Last week’s military operation in Gaza’s al-Shifa hospital was mired in controversy. According to the Israeli Defense Forces, the hospital was a significant target in Israel’s war against Hamas because they believed a command center was located under the hospital complex. International spectators, including some of Israel’s closest allies, were concerned about the raid and told Israel to act with extreme caution to avoid casualties among hospital staff and patients.
International organizations — including the World Health Organization, the United Nation Population Fund, UN officials, media outlets and Middle Eastern countries including Jordan and Turkey — condemned Israel’s operations in the hospital. The WHO described the scene as a “death zone,” but without specifying whether the casualties were terrorists or civilians.
Critics argued that Israel’s actions violated international humanitarian law that excludes hospitals as legitimate and legal military targets. Israel’s evidence that Hamas has been using the hospital to hide weapons or terrorists was therefore essential.
The WHO has been issuing condemnations of Israeli forces for attacking the hospital
Although so far there is no concrete proof that there was a large command center present in the hospital, Israel has released new evidence to show that the site has indeed been used by terrorists. There is evidence of weapons and munitions stored in the hospital and around the complex. The IDF also showed footage of interlinked Hamas tunnels under the hospital which are currently being explored and the IDF believe may lead to a command-and-control center. Video footage released by the IDF showed armed terrorists forcing hostages through hospital corridors. IDF spokesman Rear Admiral Daniel Hagari said that Hamas executed a young Israeli female soldier, who was abducted on October 7, in the hospital.
Israel believed that this evidence would vindicate it and help justify future raids on other hospitals used by Hamas, but this has not been the case. Several international media outlets have implied — without proof — that Israel may have manipulated or tampered with evidence. Others have said that the evidence is not sufficient to justify the military raid. The IDF denies allegations of evidence tempering.
One BBC journalist, after the first discovery of munitions in the hospital, suggested that assault rifles are “common in the Middle East” and therefore not necessarily an indication that the hospital has been used by Hamas. Owen Jones, a columnist for the Guardian, claimed that the hospital could have been providing care for the abducted hostages, injured by Hamas during the massacre on October 7, despite the lack of evidence for this.
The most common argument is that the IDF’s claims cannot be independently verified, although American intelligence has also found that Hamas used hospitals, including al-Shifa, “to conceal and to support their military operations and to hold hostages.”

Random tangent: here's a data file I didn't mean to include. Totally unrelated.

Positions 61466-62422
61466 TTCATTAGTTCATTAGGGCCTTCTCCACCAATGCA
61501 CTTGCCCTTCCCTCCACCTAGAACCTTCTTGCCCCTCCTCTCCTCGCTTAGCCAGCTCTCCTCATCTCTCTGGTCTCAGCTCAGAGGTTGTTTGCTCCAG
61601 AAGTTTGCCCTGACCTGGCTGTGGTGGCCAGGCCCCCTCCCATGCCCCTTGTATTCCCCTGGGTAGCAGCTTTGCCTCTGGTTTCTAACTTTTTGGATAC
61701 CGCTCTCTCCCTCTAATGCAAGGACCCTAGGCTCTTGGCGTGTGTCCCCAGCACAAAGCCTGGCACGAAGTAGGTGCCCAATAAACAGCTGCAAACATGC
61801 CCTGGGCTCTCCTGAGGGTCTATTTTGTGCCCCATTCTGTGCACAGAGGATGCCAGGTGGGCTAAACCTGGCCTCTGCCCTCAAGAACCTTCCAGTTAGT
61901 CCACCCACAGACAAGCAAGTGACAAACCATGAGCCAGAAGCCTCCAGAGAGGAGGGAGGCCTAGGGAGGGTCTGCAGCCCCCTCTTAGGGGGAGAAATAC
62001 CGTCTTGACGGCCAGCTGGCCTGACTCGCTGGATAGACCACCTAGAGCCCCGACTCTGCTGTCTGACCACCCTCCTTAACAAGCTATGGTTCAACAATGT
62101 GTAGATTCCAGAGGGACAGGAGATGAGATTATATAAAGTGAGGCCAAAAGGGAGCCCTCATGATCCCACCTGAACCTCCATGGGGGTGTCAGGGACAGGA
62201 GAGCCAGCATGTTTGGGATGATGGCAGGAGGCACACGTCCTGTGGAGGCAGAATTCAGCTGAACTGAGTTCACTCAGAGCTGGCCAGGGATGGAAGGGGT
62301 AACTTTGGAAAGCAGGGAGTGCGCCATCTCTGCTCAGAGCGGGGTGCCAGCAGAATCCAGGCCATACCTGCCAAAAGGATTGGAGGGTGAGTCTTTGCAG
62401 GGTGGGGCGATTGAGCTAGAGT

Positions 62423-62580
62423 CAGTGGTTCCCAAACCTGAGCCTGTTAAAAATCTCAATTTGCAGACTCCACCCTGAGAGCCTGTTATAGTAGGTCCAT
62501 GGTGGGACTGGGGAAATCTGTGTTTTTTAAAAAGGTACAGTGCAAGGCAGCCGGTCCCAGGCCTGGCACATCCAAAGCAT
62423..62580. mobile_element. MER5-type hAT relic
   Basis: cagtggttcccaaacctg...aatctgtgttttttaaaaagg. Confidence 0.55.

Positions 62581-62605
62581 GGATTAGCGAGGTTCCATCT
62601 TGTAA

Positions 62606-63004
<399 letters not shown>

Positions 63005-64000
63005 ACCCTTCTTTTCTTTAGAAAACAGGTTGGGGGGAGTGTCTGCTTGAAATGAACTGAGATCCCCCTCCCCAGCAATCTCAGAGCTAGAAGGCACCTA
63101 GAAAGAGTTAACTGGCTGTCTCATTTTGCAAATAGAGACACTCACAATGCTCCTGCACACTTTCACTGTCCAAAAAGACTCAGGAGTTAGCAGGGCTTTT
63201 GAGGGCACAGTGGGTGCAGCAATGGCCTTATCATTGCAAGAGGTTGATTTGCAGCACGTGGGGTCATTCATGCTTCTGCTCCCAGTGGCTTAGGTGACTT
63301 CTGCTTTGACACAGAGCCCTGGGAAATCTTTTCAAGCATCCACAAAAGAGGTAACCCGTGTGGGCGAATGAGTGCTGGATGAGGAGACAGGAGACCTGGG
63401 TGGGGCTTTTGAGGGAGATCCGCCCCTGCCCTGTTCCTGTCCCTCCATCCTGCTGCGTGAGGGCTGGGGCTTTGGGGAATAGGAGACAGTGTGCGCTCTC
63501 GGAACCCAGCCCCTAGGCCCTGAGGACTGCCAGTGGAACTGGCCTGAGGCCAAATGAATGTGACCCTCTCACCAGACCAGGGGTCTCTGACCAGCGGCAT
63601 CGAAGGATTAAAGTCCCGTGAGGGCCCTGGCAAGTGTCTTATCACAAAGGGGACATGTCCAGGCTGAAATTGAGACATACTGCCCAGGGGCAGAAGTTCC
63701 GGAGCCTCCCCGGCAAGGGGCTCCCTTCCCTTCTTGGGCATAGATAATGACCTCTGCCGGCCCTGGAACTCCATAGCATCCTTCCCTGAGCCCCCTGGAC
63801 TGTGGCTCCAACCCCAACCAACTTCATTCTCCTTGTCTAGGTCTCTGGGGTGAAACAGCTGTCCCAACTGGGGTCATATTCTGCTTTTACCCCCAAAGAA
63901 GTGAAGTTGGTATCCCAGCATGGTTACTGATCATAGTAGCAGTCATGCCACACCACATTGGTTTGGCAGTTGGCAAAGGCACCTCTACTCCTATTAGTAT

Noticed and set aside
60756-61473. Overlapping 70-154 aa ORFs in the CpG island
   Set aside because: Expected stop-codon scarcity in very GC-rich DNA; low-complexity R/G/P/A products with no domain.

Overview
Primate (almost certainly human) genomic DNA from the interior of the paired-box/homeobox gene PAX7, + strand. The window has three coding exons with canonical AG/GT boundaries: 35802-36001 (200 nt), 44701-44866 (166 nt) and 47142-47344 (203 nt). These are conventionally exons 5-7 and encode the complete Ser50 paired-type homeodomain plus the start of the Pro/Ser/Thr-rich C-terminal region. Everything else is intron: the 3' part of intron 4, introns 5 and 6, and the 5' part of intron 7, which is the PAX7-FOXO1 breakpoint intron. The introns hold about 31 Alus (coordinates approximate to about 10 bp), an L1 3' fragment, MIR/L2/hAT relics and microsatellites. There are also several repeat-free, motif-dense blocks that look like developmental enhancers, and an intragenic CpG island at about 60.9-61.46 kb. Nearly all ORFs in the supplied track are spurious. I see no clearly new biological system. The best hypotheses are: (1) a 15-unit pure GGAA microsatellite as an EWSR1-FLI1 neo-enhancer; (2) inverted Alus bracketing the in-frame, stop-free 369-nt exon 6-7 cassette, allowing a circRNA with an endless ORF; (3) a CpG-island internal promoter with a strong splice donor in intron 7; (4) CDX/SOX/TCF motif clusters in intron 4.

Staff at al-Shifa hospital have repeatedly claimed that the hospital has not been used by Hamas. It is hard to believe they were unaware of prolific terrorist activity within and directly underneath the hospital, with weapons hidden behind medical equipment and elsewhere around the complex. It is entirely possible though that they will have been coerced by Hamas.
The same cannot be said of the WHO and other UN agencies and international aid organizations, who have either denied or ignored Hamas’s use of civilian facilities, including schools and hospitals, for their militant activities. The WHO has been issuing condemnations of Israeli forces for attacking the hospital, which they say should be “places of shelter and not war.” They referred to the IDF’s raid as “unconscionable” and “reprehensible,” but have not mentioned or condemned Hamas’s use of the facility, which has placed staff and patients at risk. They have also ignored the IDF’s efforts to help evacuate the hospital and provide emergency equipment, such as incubators.
The evidence from al-Shifa will probably not change the narrative of these organizations, who will continue to ignore the way Hamas puts Palestinian civilians at risk. The UN does not recognize Hamas as a terror organization and its General Assembly recently approved a resolution expressing concern over the violence that did not mention attacks by Hamas.
Whether a large command center is found at al-Shifa or not, the evidence appears to show that Hamas has used the complex to conduct terrorist activity. Israel’s allies have been uneasy about the targeting of hospitals. For them to continue to support Israel’s raids on hospitals and other facilities where weapons are stored and terrorists hide, such as schools, there will have to be substantial evidence of Hamas’s use of these sites. This will be crucial for Israel’s continued war in Gaza, which is set to continue and expand to the southern part of the Gaza Strip.
This article was originally published on The Spectator’s UK website.